Equally puzzling to Apple execs is the assertion that it was party to an FBI investigation — Bloomberg wrote that Apple “reported the incident to the FBI.” A senior Apple legal official told BuzzFeed News the company had not contacted the FBI, nor had it been contacted by the FBI, the CIA, the NSA, or any government agency in regards to the incidents described in the Bloomberg report. This person’s purview and responsibilities are of such a high level that it’s unlikely they would not have been aware of government outreach.
Reached for comment, Apple directed BuzzFeed News to its Thursday blog post.
Apple’s broad, categorical denial is essentially unprecedented in its detail. For example, when the Washington Post revealed the government's PRISM program in 2013, Apple, Google, and Facebook all issued very precise denials noting that none had given government agencies “direct access to our servers.” In this case, however, Apple’s statement leaves little room for interpretation or alternate explanations. Apple not only denies the direct claims about its involvement with the FBI, but goes further to deny that “anything like this” happened. It went on to state that “we are not under any kind of gag order or other confidentiality obligations.”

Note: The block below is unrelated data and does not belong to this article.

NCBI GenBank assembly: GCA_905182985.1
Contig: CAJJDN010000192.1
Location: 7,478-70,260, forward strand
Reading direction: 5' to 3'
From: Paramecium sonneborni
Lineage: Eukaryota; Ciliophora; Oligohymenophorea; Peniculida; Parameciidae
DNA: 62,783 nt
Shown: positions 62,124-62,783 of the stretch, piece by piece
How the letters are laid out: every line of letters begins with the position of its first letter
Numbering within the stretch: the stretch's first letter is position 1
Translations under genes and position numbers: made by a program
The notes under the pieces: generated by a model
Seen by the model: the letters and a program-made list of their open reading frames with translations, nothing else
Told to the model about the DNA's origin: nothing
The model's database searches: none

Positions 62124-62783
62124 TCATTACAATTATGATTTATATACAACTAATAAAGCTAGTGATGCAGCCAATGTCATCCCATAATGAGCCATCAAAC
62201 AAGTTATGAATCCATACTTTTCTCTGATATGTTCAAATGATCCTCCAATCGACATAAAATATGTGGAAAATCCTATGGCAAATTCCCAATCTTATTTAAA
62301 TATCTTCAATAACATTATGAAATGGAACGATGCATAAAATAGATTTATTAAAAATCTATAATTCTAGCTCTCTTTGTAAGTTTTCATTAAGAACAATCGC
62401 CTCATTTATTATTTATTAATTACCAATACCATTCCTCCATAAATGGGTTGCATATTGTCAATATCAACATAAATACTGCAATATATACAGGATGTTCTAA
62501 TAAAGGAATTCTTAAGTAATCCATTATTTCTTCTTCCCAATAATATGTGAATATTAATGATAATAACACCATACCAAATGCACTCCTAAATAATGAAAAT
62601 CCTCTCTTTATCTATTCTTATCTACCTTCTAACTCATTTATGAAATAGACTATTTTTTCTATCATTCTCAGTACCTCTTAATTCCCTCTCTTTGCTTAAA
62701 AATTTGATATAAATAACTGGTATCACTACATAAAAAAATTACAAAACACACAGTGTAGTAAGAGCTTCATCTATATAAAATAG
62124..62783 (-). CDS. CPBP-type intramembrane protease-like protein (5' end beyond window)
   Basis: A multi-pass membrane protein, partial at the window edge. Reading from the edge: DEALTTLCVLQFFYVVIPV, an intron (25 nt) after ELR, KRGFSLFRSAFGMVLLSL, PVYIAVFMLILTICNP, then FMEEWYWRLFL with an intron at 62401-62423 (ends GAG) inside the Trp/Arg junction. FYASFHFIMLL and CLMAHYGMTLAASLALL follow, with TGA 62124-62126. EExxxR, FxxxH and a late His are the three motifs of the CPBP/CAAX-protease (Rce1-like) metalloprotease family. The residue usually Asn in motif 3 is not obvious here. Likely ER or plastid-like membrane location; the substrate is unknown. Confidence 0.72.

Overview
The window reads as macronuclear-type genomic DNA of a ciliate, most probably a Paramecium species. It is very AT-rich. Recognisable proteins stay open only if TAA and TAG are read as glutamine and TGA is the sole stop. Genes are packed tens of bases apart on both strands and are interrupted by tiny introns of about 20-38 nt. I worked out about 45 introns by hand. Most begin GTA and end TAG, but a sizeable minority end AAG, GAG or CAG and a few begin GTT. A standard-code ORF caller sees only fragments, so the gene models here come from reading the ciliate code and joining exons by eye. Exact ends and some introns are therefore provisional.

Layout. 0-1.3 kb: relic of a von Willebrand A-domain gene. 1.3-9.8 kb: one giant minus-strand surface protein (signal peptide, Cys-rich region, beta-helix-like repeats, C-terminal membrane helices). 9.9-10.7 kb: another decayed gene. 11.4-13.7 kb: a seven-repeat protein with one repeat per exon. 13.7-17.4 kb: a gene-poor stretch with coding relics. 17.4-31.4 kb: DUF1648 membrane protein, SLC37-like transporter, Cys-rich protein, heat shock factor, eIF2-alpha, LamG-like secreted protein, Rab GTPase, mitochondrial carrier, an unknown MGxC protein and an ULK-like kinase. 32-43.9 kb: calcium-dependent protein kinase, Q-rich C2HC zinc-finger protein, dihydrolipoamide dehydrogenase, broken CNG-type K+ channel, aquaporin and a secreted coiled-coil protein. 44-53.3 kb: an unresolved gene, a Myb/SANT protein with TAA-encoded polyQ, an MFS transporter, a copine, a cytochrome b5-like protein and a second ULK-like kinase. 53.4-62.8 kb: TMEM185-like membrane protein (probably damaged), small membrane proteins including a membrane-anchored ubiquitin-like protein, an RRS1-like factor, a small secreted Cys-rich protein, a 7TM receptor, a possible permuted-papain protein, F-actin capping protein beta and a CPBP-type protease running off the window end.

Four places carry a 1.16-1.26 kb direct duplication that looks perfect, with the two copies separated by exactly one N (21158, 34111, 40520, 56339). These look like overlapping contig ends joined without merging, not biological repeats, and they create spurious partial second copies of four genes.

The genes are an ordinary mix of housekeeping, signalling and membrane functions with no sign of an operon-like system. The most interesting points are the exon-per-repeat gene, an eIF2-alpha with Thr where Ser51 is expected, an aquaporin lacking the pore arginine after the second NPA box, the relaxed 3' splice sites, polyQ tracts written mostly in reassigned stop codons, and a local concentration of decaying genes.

Bloomberg’s defense of its story is equally forceful. On Friday, the publication stood by its reporting. “Bloomberg Businessweek's investigation is the result of more than a year of reporting, during which we conducted more than 100 interviews,” a spokesperson told BuzzFeed News in response to a series of questions. “Seventeen individual sources, including government officials and insiders at the companies, confirmed the manipulation of hardware and other elements of the attacks. We also published three companies’ full statements, as well as a statement from China’s Ministry of Foreign Affairs. We stand by our story and are confident in our reporting and sources.”
The result is an unusual stalemate that’s left onlookers baffled.
“We are not restrained in any way.”